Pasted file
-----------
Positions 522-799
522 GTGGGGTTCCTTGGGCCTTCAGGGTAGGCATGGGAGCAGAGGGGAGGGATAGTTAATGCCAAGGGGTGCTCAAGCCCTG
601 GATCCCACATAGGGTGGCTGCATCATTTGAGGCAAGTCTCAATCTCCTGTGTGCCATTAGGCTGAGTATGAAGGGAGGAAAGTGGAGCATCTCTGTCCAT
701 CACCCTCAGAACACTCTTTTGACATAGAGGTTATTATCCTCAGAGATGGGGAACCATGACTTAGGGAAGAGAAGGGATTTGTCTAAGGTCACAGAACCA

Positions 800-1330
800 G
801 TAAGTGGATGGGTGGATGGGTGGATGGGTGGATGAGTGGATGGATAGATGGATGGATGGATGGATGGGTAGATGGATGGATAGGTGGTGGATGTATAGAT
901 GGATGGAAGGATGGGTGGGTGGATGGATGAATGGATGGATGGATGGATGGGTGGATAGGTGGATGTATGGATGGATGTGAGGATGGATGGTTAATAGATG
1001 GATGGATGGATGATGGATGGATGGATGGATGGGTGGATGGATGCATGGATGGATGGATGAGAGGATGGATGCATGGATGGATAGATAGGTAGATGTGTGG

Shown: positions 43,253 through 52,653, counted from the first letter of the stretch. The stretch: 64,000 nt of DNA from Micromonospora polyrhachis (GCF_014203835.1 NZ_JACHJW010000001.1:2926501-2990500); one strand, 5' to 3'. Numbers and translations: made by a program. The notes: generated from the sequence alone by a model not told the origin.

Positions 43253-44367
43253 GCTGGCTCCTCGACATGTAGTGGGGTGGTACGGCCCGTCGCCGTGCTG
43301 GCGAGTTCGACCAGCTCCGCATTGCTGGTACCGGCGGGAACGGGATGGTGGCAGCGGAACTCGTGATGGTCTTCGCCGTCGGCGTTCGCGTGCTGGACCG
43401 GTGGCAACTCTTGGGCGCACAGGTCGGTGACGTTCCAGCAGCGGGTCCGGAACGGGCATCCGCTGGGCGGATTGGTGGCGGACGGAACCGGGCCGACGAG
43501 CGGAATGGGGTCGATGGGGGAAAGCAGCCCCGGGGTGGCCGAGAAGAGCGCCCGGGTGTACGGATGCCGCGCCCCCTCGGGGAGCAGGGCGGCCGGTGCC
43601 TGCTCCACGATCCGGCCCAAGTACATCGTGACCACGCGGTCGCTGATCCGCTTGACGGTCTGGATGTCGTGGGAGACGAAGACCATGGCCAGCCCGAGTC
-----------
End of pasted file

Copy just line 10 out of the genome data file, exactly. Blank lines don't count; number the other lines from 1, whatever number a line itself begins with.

Shown: positions 43,253 through 52,653, counted from the first letter of the stretch. The stretch: 64,000 nt of DNA from Micromonospora polyrhachis (GCF_014203835.1 NZ_JACHJW010000001.1:2926501-2990500); one strand, 5' to 3'. Numbers and translations: made by a program. The notes: generated from the sequence alone by a model not told the origin.